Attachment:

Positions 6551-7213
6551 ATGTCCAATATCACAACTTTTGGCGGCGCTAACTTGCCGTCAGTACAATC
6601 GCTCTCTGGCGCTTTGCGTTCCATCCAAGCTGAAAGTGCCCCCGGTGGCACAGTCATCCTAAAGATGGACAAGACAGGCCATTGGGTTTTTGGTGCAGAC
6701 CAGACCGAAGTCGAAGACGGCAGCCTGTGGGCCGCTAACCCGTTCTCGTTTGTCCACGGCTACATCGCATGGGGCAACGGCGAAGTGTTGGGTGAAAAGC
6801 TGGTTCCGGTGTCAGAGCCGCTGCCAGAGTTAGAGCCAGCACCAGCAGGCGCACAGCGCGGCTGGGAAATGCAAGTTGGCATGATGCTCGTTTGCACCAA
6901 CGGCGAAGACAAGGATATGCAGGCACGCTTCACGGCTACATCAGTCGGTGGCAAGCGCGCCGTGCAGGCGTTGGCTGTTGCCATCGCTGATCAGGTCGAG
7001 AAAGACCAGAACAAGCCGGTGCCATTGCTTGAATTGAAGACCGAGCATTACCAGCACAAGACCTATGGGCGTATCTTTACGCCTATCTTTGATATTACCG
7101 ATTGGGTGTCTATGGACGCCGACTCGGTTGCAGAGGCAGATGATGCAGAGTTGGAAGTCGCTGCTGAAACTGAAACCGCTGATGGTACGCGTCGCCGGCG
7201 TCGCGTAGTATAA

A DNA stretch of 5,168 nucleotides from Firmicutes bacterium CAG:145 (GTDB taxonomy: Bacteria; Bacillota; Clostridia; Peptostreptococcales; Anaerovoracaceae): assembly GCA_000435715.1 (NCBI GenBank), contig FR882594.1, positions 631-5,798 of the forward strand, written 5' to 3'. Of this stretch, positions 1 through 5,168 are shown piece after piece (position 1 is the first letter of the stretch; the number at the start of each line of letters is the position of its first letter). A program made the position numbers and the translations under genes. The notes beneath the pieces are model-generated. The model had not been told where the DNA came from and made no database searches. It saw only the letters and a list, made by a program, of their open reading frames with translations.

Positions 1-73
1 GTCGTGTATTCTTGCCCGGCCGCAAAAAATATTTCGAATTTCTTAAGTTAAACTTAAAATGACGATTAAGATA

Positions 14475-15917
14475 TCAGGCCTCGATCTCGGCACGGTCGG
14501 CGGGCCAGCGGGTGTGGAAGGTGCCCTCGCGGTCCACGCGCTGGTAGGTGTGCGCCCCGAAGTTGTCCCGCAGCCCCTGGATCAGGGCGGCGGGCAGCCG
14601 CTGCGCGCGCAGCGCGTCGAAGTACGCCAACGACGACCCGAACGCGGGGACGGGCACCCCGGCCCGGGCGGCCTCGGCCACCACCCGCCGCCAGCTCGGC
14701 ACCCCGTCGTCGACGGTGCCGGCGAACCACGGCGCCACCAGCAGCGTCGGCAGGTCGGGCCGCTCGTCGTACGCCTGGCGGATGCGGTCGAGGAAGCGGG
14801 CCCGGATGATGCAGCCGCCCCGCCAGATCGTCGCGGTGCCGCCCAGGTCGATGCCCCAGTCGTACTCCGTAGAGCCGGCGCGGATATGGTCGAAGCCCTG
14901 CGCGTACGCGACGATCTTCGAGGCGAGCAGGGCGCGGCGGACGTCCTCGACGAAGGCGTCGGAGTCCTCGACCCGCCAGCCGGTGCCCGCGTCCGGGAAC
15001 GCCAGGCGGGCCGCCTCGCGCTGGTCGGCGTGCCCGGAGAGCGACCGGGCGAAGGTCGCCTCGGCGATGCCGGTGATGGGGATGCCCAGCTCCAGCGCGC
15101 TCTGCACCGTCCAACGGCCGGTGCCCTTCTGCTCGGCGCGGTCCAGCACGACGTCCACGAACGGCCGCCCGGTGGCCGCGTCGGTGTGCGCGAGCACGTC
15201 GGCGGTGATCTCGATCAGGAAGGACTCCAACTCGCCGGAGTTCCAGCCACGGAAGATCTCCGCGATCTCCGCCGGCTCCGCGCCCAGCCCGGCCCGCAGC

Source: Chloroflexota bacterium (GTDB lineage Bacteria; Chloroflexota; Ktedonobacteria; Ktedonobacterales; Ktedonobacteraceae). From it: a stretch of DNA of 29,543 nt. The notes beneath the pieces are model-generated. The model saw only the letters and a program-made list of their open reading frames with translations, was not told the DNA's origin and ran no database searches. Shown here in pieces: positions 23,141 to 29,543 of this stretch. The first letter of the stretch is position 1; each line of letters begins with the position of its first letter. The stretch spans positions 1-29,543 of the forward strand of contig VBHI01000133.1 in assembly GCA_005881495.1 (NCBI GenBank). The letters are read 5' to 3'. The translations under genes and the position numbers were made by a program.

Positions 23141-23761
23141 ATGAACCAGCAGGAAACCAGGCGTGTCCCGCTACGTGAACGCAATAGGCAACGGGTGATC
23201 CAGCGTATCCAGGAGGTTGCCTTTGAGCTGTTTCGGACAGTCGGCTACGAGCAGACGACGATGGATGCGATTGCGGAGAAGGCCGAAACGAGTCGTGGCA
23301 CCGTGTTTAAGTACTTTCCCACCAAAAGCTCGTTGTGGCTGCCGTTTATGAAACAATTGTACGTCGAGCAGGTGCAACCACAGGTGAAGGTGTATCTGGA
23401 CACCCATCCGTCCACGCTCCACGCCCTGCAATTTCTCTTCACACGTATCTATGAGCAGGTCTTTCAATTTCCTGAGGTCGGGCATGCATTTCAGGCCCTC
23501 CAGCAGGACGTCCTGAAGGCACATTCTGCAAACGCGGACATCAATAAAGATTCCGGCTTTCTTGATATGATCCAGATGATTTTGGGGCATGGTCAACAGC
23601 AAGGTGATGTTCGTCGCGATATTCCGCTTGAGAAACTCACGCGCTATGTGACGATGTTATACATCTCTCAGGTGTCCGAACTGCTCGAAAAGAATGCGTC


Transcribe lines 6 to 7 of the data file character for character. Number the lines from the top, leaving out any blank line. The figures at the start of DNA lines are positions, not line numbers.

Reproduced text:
6901 CGGCGAAGACAAGGATATGCAGGCACGCTTCACGGCTACATCAGTCGGTGGCAAGCGCGCCGTGCAGGCGTTGGCTGTTGCCATCGCTGATCAGGTCGAG
7001 AAAGACCAGAACAAGCCGGTGCCATTGCTTGAATTGAAGACCGAGCATTACCAGCACAAGACCTATGGGCGTATCTTTACGCCTATCTTTGATATTACCG